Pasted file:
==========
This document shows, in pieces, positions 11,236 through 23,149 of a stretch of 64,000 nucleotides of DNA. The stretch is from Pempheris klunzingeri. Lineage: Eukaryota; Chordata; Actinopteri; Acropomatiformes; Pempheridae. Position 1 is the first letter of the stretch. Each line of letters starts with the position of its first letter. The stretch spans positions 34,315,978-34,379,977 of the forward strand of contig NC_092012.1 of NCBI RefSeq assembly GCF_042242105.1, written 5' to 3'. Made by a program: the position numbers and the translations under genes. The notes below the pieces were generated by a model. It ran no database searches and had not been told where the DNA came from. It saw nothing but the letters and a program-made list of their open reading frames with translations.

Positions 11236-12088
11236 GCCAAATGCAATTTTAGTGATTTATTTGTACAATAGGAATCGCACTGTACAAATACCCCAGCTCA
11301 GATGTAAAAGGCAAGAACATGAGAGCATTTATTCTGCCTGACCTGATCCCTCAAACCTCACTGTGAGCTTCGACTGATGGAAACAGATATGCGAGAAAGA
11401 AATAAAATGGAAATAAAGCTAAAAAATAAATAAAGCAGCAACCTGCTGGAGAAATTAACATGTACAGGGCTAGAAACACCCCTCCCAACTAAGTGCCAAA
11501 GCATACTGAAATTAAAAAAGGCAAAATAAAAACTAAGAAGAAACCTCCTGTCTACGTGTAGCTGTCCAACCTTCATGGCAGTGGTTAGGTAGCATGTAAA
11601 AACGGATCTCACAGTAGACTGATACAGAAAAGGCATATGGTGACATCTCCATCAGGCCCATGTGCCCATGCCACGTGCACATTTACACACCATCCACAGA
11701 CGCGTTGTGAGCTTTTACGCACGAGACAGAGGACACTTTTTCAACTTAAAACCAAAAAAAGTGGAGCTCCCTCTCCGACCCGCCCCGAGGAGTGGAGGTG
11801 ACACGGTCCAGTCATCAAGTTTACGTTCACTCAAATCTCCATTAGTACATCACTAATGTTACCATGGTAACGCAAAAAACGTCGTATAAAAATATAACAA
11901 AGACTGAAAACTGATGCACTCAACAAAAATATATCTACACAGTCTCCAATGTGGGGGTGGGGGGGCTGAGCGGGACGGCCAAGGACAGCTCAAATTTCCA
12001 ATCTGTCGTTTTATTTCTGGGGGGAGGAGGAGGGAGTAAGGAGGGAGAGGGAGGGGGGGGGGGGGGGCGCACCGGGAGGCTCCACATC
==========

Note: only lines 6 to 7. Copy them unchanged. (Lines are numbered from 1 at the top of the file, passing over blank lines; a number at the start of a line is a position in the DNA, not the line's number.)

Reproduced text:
11501 GCATACTGAAATTAAAAAAGGCAAAATAAAAACTAAGAAGAAACCTCCTGTCTACGTGTAGCTGTCCAACCTTCATGGCAGTGGTTAGGTAGCATGTAAA
11601 AACGGATCTCACAGTAGACTGATACAGAAAAGGCATATGGTGACATCTCCATCAGGCCCATGTGCCCATGCCACGTGCACATTTACACACCATCCACAGA